There has been a lot of speculation this year in the lead up to the budget about possible changes to pension rules (yet again) and the possibility that relief may be reduced. So, Should you be putting money into your pension before the Budget?
If you are considering making an additional pension contribution our advice is to do this before the 16th March – Budget day. This is potentially the last chance to benefit from full tax relief at your marginal rate on pensions contributions of up to £180,000. Now for most of us that amount is just not possible, but if you have not made any pension contributions at in the last 4 years, yes you can, if you have the money, to put this amount into a pension scheme. Contributions at the moment are either relievable again Corporation Tax if an employer contribution or relievable against income tax if made as a personal contribution.
So why contribute now?
What might George Osborne do on the 16th March?
- Tax relief on personal contributions may be reduced to basic rate relief only
- Tax relief may be removed altogether
If the Chancellor does make these changes, it is unlikely that we will be given any notice and changes like this are usually on the day of the Budget. Recent changes to the changes to the tax system rarely give a lead time allowing people to prepare in advance and take advantage of forthcoming changes. If you like, they are unlikely to allow a ‘buy now whilst stocks last offer.’
So with the uncertainty in mind, if you are considering making a one off pension contribution this tax year, doing it before the Budget day would be a wise move. Contact me on 01902 742221 or firstname.lastname@example.org if you would like to discuss your options.
A few more facts worth knowing
Reduced annual allowance for high earners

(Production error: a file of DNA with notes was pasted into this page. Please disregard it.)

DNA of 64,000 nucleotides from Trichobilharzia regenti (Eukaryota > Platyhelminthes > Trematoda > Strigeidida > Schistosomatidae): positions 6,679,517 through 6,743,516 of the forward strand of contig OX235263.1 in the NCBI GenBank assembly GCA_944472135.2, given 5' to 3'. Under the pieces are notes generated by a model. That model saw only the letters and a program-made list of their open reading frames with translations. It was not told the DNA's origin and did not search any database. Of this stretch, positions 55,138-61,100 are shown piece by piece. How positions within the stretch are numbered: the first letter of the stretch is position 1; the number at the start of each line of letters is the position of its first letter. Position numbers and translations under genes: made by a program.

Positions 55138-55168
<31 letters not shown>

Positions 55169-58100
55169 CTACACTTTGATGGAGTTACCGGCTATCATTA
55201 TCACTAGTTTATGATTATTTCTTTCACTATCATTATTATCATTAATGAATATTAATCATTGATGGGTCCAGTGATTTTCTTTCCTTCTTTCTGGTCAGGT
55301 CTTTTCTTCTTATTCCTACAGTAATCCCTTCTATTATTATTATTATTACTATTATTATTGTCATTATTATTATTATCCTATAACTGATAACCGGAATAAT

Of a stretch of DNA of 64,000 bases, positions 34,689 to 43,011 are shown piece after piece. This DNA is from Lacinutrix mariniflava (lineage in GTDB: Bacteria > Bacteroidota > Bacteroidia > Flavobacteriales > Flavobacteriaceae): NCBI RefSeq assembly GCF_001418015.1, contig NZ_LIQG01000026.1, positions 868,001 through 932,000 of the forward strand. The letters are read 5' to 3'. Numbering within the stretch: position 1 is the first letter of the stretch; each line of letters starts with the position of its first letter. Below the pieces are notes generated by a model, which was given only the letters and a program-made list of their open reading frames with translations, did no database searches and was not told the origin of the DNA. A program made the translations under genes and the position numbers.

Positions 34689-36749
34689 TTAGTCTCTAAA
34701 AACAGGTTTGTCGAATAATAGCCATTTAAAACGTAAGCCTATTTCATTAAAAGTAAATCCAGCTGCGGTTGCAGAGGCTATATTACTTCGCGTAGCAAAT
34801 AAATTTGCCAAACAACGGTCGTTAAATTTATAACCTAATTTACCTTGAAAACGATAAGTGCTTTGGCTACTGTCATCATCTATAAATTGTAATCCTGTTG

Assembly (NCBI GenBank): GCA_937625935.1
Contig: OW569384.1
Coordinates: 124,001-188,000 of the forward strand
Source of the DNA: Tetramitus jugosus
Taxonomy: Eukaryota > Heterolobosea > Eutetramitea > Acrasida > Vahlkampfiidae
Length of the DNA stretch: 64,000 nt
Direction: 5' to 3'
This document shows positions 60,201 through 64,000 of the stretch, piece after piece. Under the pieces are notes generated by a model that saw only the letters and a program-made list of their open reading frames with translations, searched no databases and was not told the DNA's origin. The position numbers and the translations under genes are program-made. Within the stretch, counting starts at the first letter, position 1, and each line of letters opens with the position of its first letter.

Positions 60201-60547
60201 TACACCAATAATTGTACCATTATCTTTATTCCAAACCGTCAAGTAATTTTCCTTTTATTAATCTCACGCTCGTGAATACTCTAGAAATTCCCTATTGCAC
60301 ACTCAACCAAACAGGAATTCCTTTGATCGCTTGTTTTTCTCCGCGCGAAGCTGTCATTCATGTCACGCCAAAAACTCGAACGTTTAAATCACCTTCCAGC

With effect from the 6thApril 2016, anyone earning more than £150,000 including their gross employer pension contributions will have a reduced annual allowance on which they can claim tax relief. If you earn enough the maximum pension contribution will taper down to £10,000.
Amounts contributed in excess of this will be subject to an annual allowance charge of up to 45%.
Lifetime Allowance will reduce to £1million with effect from 6th April 2016
With effect from April this year the maximum Lifetime Allowance will reduce to £1million. It is tested at the time that you come to draw your pension benefits and again at age 75. If you have 10 years before you plan to draw your benefits, a pension pot of £600,000 today, growing at 5%, may well exceed the £1million Lifetime Allowance.
Protection can be put in place if you are close to the Lifetime Allowance and our advice is to always seek professional advice in this area.
In general our view is that the Government wants the population to have better pension provision. However the shorter term need to reduce the deficit is in our opinion leading the Chancellor to look at all options to reduce their spending. Tax relief on pensions is an easy option as in the main it hits harder on the middle and higher earners. Or in others terms, those that are more able to withstand any adverse tax changes.
Our advice is therefore to make pension contributions ahead of the Budget should there be changes made to pensions on the 16th March.
This article does not provide specific advice and you should always seek professional advice from a qualified adviser before making any decisions.
Contact Martin Dodd on 01902 742221 or email him at email@example.com if you would like talk about money issues.
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